There is a scene in “Gabriel’s Inferno” in which Professor Emerson accompanies two young women (one of whom is his sister) to a club in Toronto. As their host, he realizes that he will not be able to indulge himself in his usual sins, at least for an evening. Instead of the hunter, he becomes the protector. Ever the professor of literature, he muses on the fact that he will have to play the part of Beowulf, prepared to slay Grendel and his relatives if they threaten his precious charges.
It’s surprising, perhaps, that someone who is convinced he is irredeemably evil views himself as a Beowulf rather than a Grendel, at least in this scene.
(Whether he is or not is for the readers to judge for themselves.)
Beowulf is the name of a hero and also of an Old English epic poem that dates from around 800 AD. Although the poem is written in Old English, it isn’t set in Britain nor is it about Angles or Saxons. The poem is Scandinavian, combining mythical elements with historical persons, along with references to Christianity. For example, the monster Grendel is described as a descendant of Cain, son of Adam, who slew his brother Abel.
Here is how Grendel is described in Beowulf:
Grendel this monster grim was called,
march-riever mighty, in moorland living,
in fen and fastness; fief of the giants
the hapless wight a while had kept
since the Creator his exile doomed.
On kin of Cain was the killing avenged
by sovran God for slaughtered Abel.
Ill fared his feud, and far was he driven,
for the slaughter’s sake, from sight of men.
Of Cain awoke all that woful breed,
Etins and elves and evil-spirits,
as well as the giants that warred with God
weary while: but their wage was paid them!
Notice that the offspring of Cain (who was a human being) include elves, evil spirits, and Etins, which are a kind of giant.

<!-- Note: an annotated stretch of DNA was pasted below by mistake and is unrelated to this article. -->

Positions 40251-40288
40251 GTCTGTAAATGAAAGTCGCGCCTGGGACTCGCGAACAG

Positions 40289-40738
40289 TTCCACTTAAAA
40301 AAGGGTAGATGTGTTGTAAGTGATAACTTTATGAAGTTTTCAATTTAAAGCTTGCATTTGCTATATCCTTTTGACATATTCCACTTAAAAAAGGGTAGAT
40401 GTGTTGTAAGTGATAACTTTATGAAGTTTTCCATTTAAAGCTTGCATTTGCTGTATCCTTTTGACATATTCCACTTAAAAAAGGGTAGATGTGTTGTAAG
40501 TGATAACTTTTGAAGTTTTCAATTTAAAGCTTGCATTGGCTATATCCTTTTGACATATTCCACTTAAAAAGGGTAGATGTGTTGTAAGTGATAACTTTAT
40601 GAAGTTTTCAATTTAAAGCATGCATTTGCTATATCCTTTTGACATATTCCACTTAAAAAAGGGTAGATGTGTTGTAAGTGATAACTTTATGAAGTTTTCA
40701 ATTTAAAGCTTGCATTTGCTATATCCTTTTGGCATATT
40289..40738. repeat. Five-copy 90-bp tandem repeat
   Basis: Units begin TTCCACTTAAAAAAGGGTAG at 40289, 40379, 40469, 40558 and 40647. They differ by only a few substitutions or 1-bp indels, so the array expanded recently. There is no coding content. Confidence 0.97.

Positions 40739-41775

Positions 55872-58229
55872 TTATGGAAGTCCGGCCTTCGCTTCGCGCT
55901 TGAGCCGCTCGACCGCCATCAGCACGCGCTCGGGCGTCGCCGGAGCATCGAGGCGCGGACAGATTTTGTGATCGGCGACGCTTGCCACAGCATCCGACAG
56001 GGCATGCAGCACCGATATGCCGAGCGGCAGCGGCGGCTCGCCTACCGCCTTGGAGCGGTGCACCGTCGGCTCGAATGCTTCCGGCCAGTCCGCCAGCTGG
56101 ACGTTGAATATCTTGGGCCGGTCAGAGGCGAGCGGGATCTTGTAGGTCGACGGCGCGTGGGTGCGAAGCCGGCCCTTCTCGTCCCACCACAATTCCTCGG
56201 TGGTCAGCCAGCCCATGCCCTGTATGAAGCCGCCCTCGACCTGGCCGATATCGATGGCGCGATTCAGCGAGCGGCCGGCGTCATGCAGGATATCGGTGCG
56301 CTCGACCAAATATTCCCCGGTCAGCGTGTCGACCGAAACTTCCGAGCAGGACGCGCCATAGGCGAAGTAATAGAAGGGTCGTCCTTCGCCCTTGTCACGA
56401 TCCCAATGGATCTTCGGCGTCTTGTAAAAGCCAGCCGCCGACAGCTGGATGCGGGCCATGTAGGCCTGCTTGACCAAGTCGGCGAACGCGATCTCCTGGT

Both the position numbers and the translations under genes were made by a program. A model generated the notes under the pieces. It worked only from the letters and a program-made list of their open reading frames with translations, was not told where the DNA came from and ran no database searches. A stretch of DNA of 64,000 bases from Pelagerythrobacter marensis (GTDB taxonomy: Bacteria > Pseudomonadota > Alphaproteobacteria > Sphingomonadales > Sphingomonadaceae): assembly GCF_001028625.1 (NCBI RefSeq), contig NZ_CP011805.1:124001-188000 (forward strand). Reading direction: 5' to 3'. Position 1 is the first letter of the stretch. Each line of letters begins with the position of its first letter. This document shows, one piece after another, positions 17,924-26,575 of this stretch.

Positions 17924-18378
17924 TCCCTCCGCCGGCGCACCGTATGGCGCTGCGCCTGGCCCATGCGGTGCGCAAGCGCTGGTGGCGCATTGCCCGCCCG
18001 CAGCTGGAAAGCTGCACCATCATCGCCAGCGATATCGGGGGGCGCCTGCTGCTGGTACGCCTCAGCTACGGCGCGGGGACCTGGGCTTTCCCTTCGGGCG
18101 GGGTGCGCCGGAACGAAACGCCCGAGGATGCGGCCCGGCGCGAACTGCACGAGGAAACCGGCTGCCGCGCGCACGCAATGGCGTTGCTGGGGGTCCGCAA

In the poem, Grendel threatens the warriors of Hrothgar, King of the Danes. None of Hrothgar’s men seem to be able to kill the monster, so Beowulf, who is a Geat, rises to the challenge. His act is both courageous and honourable as he is repaying a service to Hrothgar, who aided his father.
Grendel does not fare very well in his confrontation with Beowulf. There’s also an interesting bit about Beowulf’s magical sword (and it’s lack of magical effect). Beowulf also battles Grendel’s mother, who takes up her son’s revenge. (This narrative twist provides all kinds of fodder for discussion, Freudian and otherwise.) The third part of the poem describes Beowulf’s battle with a dragon.
Interestingly enough, J.R.R. Tolkien had a lively interest in Beowulf. He wrote at least two essays on the subject, which you can find included in this volume. You can also find a short piece comparing Tolkien’s characters with Beowulf here and here. (Is an Ent an Etin?)
To read the full text of Beowulf, click here.
All the best and thanks for reading,
ETA: I was contacted by a very kind reader who is translating Beowulf into modern English. Like me, he admires Seamus Heaney’s translation. You can follow Gareth Jones’ translation and commentary here.